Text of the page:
So, if evangelism is not to get people to come along to our church empires, what is it? It is the good news of the Kingdom of God, thats what it is. Jesus preached everywhere that the Kingdom of God was at hand. There is an alternative way that you are invited into, a different world, eternity beginning here and now where the charactistics are righteousness, peace and joy in the Holy Spirit. Where the first are last and the last are first etc etc. The entry point into that Kingdom is through repentance and faith in the key character, Jesus, who steps into history of the human being and provides the keys of escape from our corrupt society and our corrupt lives into this other Kingdom.

We have the incredible opportunity to begin to tell the story, God’s story of redemption. Remember when two disciples were walking along the Emmaus road? They didn’t recognise the Jesus that walked with them, they were caught up in the shock of all that had happened, but Jesus brings some context to what they’d just experience by taking them to Moses and the prophets! Have you ever noticed that? Jesus talks to them about his own significance in the context of history….he tells them the story that they’d maybe never considered.

In any case, we have a load of people who don’t know our story (including Sainsburys!). And here is our chance to present not a ‘come to our church’ gospel but welcome to the Kingdom…come, taste and see the beauty of it…come live it with us and we live counter-culturally to the world we are in through the gateway of the cross, death and resurrection of Jesus.

We have the opportunity not to bring people to church, sit them in a pew and leave them forever unemployed in the salvation story of the world. We can invite them in and have them taking part straight away.

We are a salvation people….this is our speciallity. Getting saved, keeping saved, and getting others saved. And when we’re saved, we’re saved to save (and serve too).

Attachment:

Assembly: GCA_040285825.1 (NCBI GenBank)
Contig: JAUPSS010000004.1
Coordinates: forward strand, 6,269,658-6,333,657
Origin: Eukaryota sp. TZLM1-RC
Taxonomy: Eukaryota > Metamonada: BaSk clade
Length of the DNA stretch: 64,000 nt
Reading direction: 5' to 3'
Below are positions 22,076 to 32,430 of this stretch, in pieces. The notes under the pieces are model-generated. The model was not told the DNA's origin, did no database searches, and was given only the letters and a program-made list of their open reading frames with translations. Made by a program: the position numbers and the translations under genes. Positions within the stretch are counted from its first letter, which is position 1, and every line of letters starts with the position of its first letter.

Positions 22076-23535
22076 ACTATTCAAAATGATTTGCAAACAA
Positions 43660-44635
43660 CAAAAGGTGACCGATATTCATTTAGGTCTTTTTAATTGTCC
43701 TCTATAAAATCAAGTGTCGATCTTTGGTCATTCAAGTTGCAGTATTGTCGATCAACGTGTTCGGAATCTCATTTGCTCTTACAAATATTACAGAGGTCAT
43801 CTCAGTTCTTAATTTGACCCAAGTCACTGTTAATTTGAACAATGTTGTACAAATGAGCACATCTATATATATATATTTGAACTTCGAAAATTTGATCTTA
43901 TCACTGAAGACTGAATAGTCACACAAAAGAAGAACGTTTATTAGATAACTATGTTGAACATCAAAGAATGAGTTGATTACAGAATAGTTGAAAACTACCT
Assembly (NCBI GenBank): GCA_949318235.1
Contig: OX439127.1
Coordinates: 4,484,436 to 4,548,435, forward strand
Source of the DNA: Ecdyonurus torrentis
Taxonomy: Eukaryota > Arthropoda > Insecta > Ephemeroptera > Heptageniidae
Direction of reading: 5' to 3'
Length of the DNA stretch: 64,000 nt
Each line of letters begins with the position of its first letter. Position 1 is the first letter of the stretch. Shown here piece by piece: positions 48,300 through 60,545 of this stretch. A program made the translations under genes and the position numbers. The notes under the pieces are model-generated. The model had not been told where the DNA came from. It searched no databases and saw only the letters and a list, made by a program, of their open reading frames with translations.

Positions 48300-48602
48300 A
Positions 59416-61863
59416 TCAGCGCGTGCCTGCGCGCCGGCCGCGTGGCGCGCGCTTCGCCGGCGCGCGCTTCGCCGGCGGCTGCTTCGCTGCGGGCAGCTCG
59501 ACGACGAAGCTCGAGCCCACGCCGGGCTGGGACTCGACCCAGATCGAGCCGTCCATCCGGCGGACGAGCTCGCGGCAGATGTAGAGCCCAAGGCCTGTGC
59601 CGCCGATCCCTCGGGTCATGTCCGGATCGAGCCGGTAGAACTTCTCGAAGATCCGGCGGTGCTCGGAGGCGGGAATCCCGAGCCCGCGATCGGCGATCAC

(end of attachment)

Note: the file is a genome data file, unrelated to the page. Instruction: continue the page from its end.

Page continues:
Join the Army…be a soldier…enter the adventure…live out the Kingdom and invite people to join you.

Pre-revolution, not post-Christendom

I’ve just had two very interesting weeks. Officers councils, furlough in between, then a weekend on the Crucible Course, a course run by Urban Expression and The Salvation Army about creating communities of faith on the margins.

Both those ‘conferences’ were good in and of themselves, but I’ve become aware of some significant contrasts. Much of it is hinged around this thing ‘post-Christendom.’ Now, my confession is that I’ve only every heard of this post-Christendom presented in negative terms. Times of ignorance of the gospel, decreasing influence of the church, people not attending church, increase of pluralism and multi-cultural society etc etc They are, of course, challenges we need to wake up to.

The response I’ve heard from my leaders is that we reject the demise of Christendom as a myth and carry on regardless ‘growing the Church’, simply working a lot harder to produce what we could produce a few years ago with greater ease. In other words, advance the institution.

I’ve heard much too about the promotion of officership, which in huge ways I’m all for, but my concern has been the language and tone that we’ve heard. Officership as a sacred call, a priesthood, a role above and beyond any other call. We’ve had written minutes confirming that there are some jobs that only officers are allowed to do, for example. We’re enforcing the demonic clergy-laity split, itself a product of Christendom. All this has been presented as what we must do to defeat this post-Christendom thing….more or less re-assert and defend Christendom.